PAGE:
Monday, May 25, 2009

Memorial Weekend

Saturday morning Jen and I woke up at 5:30am, hopped in the shower and then hit the road at 6am. The morning drive went smoothly, it was scenic, and had intermittent periods of light rain. We arrived in Viroqua, WI and stopped in at the Driftless Angler for some local intel on hatches and fly patterns. We picked up, a few flies, and a great shirt that says "your skills suck and your fly is ugly." I love it!

Five miles later we arrived at the West Fork Sportsmans club campground in Avalanche and found our Troutfest campsite. Attendee’s for the occasion were: Kevin Biegler, Steve Carlton, Michelle Sparrow, Kevin the Intern, Sara and Mike Sanford, Ed T. (with his dogs Sasha & Willow).
We set up our camp before the rain started and I hurried into my waders. Steve was a big help in recommending four different rivers to try out in the area. I hit the river in the campground first since I was kind of in a ‘brookie’ mood. I was not able to land any trout, but I had about a dozen takes. It rained most of the late morning to early afternoon and then it subsided for the remainder of the day. It was a nice overcast day, perfect for chasing trout. After a couple of hours I went back to the truck and checked out the map. We headed out and moved on to try Bishop’s creek.
It was a nice little creek. I lost count of how many browns I caught, but there was no real size to any of them. I fished this creek for a couple of hours and then headed back to camp. We convened around the campfire for brats, beverages, and friendly banter that lasted till a little before midnight.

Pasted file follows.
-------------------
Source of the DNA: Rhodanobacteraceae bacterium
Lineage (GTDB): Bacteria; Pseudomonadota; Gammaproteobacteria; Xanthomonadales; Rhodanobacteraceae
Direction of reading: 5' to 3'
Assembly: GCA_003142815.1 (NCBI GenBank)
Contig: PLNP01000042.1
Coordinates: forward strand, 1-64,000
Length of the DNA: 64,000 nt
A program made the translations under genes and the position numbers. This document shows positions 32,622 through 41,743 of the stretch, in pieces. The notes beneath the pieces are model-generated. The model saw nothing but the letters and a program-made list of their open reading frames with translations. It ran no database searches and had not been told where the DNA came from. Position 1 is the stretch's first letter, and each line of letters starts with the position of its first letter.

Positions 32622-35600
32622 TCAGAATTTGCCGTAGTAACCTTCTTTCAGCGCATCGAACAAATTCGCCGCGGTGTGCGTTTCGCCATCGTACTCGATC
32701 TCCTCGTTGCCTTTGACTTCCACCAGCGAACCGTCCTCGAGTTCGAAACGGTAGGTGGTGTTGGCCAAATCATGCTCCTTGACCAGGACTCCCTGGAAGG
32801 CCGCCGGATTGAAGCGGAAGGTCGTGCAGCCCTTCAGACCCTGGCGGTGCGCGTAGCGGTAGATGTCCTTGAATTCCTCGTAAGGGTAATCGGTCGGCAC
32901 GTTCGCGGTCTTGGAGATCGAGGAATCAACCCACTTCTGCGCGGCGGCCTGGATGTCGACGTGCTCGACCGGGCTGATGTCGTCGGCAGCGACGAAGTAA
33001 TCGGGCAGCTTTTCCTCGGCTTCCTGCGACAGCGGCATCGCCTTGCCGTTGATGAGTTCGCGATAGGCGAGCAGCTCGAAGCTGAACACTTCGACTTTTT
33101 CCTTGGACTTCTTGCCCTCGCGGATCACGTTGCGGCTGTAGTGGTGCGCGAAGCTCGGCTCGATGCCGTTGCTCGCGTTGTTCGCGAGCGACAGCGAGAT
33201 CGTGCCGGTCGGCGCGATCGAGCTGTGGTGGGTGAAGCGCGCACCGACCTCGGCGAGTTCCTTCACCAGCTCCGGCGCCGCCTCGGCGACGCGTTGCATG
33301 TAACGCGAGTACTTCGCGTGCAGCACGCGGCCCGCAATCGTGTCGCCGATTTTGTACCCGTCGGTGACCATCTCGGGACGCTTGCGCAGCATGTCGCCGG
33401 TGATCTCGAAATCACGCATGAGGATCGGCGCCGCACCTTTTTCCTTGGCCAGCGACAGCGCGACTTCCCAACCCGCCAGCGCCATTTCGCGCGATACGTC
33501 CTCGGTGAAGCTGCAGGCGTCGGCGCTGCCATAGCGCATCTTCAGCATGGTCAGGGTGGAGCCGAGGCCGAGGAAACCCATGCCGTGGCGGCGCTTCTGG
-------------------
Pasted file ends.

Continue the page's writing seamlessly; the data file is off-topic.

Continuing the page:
I awoke at 6am, made some tea over the single burner Coleman camp stove, and grabbed the Delorme along with my Wisconsin fishing guidebook. Jenny and I decided to take off around 7am to check out the South fork of Bad Axe (which turned out to be muddy and UN-fishable). So we moved on to the North Fork of Bad Axe and fished the habitat improvement section for a couple of hours (the water started to clear by the time I left but it was still pretty stained. I resorted to using streamers to entice a couple of strikes, otherwise no action occurred, except for the cinnamon colored white tail deer that I spooked up out of the brush from about 15 yards away. That was a startle as I was pretty fixated on the steam rather than looking for deer.

Jen and I had lunch out of the back of the Tahoe at 11:30am, grabbed the map, and decided to finish out the day on the Timber. I had a few takes and hooked in to a very nice, but educated, brown trout. I drifted an olive soft hackle caddis with an olive sparkle scud through a fast run right up against a lunker structure. I saw shadow move out from the spot, but my indicator did not move. I set the hook anyway because I just had a feeling. The line got tight and the fight got under way. The brown shot back to his hiding spot in the lunker structure and didn’t move. I worked the rod from one side and then the other trying to work him back out into the river. Then he finally did move out and raced down the river a ways turned around and came back up the river ahead of his hiding spot by about ten feet and then he came back down into his spot where he broke my line off. It was a fun fight, and felt like a respectable trout. I really liked the feel and the character of this river, and hopefully I’ll get a chance to fish it again some time. After losing my last sparkle scud and my last Thingamabobber, Jen and I went into town, for a cool Culver’s treat since the day had warmed up so much, and I then returned to camp.